Striking electrical and mechanical alternans associated with cardiac tamponade.

Document Type



Internal Medicine (East Africa)


A 39-year-old woman with several weeks’ history of malaise and shortness of breath was referred because of acute deterioration. Examination revealed a regular tachycardia of 110 bpm, evidence of pulsus alternans and a blood pressure of 120/74, but was otherwise unremarkable. A routine admission 12-lead ECG (figure 1) demonstrated low voltage QRS alternans. As a result of this finding, an urgent transthoracic echocardiogram (TTE) was arranged.

TTE (figure 2, video files) confirmed a large, circumferential pericardial effusion with signs of tamponade. Soon after, the patients condition declined and blood pressure dropped to 95/65 with pulsus paradoxus >10 mm Hg detected manually. Pericardiocentesis under echo-guidance was performed promptly and 900 ml of serosanguineous fluid was removed with immediate resolution in symptoms and an improvement in blood pressure to 139/ 87. Repeat ECG (figure 3) after drainage revealed resolution of electrical alternans.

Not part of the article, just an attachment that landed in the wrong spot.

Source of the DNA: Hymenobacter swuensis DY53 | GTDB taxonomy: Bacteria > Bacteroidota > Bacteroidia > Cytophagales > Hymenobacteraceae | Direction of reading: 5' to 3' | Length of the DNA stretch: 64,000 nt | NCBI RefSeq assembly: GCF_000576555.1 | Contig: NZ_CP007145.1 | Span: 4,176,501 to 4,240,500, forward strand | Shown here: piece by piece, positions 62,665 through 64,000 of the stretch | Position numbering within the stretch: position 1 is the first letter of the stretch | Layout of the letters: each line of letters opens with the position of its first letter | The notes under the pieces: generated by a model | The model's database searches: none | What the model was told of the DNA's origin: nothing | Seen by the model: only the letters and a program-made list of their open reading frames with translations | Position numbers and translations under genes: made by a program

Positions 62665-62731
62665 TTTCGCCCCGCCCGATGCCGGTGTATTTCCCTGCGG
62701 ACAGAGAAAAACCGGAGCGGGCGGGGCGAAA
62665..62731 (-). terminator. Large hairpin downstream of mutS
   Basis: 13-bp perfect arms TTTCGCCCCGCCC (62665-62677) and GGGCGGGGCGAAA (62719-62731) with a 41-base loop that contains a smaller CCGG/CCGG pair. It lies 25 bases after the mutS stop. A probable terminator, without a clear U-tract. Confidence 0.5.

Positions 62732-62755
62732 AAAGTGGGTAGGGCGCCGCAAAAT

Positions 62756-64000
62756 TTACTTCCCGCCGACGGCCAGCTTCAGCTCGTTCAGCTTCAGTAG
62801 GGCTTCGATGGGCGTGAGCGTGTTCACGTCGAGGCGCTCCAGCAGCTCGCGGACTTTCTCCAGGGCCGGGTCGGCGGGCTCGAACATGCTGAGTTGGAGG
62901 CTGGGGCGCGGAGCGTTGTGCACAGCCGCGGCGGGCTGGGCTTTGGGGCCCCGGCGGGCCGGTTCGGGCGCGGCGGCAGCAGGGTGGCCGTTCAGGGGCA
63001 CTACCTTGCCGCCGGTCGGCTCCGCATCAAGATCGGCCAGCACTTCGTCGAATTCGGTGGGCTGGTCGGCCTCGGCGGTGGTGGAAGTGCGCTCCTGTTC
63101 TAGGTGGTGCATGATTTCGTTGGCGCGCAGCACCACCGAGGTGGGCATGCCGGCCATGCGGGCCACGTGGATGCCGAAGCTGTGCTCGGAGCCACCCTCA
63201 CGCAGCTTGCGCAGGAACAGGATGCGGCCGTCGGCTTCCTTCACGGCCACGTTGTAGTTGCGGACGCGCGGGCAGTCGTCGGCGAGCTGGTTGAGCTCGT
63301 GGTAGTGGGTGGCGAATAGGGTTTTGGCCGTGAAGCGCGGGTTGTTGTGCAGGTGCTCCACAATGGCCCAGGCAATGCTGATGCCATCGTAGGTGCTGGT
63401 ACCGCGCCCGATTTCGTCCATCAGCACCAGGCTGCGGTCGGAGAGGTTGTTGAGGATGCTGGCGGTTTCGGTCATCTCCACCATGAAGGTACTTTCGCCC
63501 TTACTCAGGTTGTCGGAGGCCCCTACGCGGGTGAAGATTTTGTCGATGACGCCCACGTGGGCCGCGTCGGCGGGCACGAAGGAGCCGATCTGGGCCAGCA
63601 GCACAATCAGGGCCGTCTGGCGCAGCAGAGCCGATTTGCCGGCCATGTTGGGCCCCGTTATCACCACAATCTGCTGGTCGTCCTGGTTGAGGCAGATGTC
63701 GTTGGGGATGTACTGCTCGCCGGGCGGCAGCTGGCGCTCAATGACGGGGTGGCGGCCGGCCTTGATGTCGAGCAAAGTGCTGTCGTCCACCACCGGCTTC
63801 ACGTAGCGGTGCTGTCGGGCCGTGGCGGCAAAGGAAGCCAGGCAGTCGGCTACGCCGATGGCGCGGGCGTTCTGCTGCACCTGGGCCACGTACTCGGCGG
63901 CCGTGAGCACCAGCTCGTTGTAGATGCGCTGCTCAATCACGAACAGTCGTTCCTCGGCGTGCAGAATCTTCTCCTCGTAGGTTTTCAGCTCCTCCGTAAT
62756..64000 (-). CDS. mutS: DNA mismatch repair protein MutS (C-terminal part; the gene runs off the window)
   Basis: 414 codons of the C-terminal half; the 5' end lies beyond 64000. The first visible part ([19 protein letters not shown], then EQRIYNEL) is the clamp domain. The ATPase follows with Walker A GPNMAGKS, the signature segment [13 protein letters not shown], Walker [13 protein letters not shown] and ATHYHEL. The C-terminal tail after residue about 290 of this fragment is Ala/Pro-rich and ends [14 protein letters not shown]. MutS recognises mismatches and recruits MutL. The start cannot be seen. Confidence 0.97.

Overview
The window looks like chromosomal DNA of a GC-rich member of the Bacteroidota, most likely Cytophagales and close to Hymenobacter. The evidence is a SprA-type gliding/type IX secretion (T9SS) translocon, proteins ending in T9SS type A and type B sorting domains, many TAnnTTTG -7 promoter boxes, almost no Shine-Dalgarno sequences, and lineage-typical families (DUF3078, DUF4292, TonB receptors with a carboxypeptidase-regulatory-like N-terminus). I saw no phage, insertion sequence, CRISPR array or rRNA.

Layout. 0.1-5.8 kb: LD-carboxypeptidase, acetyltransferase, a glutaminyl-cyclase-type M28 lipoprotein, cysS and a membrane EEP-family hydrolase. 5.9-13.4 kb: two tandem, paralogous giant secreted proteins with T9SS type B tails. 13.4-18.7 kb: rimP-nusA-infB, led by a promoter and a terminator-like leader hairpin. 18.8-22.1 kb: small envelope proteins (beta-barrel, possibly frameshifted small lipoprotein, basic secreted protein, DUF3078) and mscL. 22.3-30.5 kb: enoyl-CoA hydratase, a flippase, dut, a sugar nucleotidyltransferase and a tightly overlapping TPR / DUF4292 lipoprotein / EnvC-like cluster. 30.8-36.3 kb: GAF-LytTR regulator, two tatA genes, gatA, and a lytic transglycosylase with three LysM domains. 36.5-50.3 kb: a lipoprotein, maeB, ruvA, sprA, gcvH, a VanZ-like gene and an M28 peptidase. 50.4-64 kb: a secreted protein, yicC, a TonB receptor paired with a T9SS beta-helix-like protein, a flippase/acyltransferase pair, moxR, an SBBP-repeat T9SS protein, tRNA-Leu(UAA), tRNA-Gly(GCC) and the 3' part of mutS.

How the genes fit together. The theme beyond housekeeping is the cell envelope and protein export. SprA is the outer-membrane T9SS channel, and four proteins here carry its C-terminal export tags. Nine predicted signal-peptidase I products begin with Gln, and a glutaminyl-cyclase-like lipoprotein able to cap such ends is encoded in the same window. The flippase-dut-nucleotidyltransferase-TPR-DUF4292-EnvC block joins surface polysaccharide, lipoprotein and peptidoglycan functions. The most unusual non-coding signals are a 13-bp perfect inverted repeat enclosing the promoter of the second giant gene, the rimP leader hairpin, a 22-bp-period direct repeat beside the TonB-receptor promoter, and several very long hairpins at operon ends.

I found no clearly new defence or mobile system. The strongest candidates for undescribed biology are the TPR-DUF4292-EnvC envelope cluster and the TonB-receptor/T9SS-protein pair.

Pericardial effusion should be considered likely when electrical alternans is seen in the presence of pulsus alternans, particularly when there is no evidence of explanatory arrhythmia on ECG. When present in this context, QRS alternans typically signifies a large, haemodynamically significant, effusion and urgent imaging to confirm the diagnosis and to guide treatment is important. In effusionrelated QRS alternans, the heart swings once every second beat (2:1 swinging). This pendular cardiac motion is visible on echocardiography. True 2:1 QRS alternans occurs within a limited range of heart rates defined mathematically by the relative durations of diastole and systole.


This work was published before the author joined Aga Khan University.

Publication (Name of Journal)

BMJ Case Reports